Results showed that a specially designed video game can have positive impact on health behaviors in young people with chronic illness. Specifically, playing Re-Mission improved treatment adherence and produced increases in self-efficacy, and cancer-related knowledge for adolescents and young adults with cancer.I think that's fantastic. I used to volunteer in a pediatric oncology ward when I was in undergrad, and the kids were always desperate for fun ways to distract themselves; they all would have eaten up this game with a spoon, assuming the quality of gameplay isn't too shabby. This may have given each of them a greater sense of control over the disease, and armed each of them with correct information to help fight the good fight.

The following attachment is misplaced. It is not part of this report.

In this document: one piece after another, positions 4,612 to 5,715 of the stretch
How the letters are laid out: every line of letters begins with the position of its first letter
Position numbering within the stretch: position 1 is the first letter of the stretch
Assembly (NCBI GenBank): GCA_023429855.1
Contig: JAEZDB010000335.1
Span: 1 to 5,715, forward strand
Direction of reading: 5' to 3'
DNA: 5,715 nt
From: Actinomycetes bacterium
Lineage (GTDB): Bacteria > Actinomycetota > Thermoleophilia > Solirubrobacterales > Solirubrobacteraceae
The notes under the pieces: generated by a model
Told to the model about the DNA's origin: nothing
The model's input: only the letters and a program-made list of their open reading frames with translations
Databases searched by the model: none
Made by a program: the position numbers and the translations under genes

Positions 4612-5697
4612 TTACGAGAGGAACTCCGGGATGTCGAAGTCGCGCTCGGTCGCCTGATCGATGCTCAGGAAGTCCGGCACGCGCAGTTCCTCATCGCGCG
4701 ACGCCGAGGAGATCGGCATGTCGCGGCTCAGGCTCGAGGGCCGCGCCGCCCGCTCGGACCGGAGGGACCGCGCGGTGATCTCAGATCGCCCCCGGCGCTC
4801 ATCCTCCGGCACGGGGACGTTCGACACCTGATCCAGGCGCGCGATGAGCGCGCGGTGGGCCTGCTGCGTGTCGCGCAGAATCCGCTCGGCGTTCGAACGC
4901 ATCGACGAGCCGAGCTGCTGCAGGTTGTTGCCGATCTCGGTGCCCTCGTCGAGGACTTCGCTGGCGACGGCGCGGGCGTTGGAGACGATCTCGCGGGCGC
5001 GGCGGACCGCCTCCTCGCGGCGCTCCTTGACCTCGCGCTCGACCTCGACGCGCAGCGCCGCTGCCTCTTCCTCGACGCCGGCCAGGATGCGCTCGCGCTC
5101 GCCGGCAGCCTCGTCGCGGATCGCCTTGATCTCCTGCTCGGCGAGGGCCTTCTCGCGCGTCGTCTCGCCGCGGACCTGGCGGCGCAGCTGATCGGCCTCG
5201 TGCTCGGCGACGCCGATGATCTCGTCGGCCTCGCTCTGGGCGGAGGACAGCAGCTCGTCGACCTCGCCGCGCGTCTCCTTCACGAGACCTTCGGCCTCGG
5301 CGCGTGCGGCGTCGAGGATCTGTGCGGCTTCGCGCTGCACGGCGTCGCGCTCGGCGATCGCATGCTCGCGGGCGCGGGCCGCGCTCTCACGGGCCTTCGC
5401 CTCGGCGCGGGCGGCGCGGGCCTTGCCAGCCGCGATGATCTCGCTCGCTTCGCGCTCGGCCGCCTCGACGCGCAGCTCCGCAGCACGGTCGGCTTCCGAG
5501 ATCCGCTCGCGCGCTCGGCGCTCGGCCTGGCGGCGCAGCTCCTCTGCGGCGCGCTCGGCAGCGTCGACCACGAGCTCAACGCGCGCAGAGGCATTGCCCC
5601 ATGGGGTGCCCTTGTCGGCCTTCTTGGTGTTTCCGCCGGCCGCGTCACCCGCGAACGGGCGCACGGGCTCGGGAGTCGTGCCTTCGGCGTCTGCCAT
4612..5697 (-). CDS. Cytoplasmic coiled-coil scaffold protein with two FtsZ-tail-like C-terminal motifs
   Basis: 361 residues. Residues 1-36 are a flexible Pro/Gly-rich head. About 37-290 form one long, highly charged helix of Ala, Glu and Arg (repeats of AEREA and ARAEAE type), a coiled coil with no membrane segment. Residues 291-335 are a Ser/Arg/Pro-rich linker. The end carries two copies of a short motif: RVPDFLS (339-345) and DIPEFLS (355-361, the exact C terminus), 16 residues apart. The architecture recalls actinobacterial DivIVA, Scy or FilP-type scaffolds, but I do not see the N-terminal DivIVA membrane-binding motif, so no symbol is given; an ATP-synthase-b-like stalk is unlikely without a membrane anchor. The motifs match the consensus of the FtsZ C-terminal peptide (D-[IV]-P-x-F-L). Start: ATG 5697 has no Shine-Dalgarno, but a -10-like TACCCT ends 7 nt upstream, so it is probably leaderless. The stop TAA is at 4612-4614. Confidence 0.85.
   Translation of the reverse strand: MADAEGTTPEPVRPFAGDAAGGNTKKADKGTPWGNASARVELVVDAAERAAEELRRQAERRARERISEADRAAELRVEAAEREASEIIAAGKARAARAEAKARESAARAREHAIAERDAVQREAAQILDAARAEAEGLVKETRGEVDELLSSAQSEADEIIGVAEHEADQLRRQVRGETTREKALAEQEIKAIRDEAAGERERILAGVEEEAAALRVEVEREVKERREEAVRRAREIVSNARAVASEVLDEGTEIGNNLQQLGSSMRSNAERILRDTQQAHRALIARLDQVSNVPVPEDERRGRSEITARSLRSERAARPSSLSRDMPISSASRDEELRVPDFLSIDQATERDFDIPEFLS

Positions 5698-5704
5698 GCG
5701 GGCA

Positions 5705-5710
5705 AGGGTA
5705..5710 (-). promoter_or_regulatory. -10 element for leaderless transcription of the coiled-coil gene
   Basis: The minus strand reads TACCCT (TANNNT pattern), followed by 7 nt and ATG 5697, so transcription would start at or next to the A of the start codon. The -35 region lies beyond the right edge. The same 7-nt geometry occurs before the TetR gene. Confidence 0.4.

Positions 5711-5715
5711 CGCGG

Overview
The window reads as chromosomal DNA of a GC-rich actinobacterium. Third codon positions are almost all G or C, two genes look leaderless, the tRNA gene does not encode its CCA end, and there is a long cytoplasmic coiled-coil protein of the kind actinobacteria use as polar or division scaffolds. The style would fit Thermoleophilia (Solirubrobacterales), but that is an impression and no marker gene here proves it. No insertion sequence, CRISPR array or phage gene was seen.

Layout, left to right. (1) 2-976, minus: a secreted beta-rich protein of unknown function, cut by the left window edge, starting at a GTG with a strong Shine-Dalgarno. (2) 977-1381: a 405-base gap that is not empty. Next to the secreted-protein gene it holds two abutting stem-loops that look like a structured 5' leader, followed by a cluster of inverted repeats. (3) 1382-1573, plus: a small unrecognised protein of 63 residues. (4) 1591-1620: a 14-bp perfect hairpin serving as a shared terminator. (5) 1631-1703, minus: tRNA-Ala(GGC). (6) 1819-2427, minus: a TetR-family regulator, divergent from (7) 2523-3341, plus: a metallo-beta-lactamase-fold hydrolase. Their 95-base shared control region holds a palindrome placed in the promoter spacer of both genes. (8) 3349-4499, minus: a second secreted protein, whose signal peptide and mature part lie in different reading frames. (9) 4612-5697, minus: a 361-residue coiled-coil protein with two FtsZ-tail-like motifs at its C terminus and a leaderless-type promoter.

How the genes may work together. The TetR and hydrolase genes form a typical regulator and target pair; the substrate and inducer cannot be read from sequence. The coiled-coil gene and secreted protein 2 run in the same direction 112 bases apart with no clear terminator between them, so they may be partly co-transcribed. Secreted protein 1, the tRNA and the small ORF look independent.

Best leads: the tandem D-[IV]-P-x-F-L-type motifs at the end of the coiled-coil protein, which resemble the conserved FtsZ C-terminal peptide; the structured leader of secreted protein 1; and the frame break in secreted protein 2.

Also, you get to look like this:
I haven't played Re-Mission™ yet, although the visuals look immersive without being too scary. I think the purple helps.
Per their website, HopeLab has handed out over 142,000 copies of this to kids with cancer all over the world, free of charge. Here's the best part: it seems to work. I say 'seems to' because I do not have a subscription to Pediatrics, so I can't read the data that HopeLab published. I'm assuming it reads like a battle scene from Harry Potter, only with torpedoes and a side effect of healthiness.